Caligo appealed, alleging inter alia that the district court erred in denying its motions to join Balcor’s insurers as involuntary plaintiffs. Specifically, Caligo contended that because Balcor’s insurers paid Balcor $991,796.41 as a result of the fire, the insurers owned a portion of Balcor’s claim. Caligo continued that had the insurers been joined as involuntary plaintiffs, they would have been prohibited under § 38-75-60 from asserting their claims, and therefore Balcor’s damages would have been reduced by $991,796.41.
The court rejected Caligo’s argument, finding the district court correctly ruled that the court had rejected Caligo’s precise argument in the first appeal. Further, the court found not joining Balcor’s insurers did not increase the amount of damages for which Caligo could be found liable:
In any event, Caligo’s argument that Balcor’s damages would have been reduced if its insurers had been joined as involuntary plaintiffs is simply incorrect. In partial subrogation cases, the insured’s right of action against the wrongdoer is “single and indivisible, even though the insurer is subrogated to the rights of the insured to the extent of the loss paid.” Spearman v. J & S Farms, Inc., 755 F. Supp. 137, 141 (D.S.C. 1990); see Pringle v. Atl. Coast Line R.R., 47 S.E.2d 722, 724 (S.C. 1948). Additionally, South Carolina follows the “collateral source rule,” under which compensation from insurance proceeds will not reduce the amount of damages for which the wrongdoer is liable. See Citizens & S. Nat’l Bank of S.C. v. Gregory, 463 S.E.2d 317, 318 (S.C. 1995); Otis Elevator, Inc. v. Hardin Constr. Co. Group, 450 S.E.2d 41, 45-46 (S.C. 1994) (applying rule in contractual indemnity setting). Accordingly, as we determined [previously], any error in not joining Balcor’s insurers as involuntary plaintiffs did not increase the amount of damages for which Caligo could be liable.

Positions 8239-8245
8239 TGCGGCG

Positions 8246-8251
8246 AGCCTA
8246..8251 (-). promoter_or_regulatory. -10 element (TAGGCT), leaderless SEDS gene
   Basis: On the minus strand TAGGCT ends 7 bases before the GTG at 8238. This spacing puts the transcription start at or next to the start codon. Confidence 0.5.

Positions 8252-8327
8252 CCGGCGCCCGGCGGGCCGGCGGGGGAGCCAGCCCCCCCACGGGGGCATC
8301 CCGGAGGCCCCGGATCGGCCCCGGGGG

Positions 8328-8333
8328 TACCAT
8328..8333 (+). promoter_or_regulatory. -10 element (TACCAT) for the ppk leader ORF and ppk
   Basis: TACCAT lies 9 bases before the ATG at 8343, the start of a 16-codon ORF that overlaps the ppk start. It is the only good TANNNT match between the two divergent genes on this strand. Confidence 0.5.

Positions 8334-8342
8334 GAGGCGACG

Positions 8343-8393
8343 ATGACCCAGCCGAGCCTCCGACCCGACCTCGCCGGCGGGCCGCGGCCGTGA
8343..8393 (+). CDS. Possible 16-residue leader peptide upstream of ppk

Accordingly, the court found Caligo was not prejudiced by the denial of its joinder motion, and therefore, affirmed the judgment of the district court.
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Collins & Lacy is a statewide business defense firm in South Carolina that delivers legal representation for our clients through solid preparation, execution, and client-oriented service aimed at success. Located in the State’s capital city of Columbia, the firm represents local, regional and national clients in the areas of construction; hospitality/retail and entertainment law; insurance/bad faith; products liability; professional liability; commercial transportation; privacy, data management, and cybersecurity; mediation; criminal defense; and governmental affairs/issue advocacy.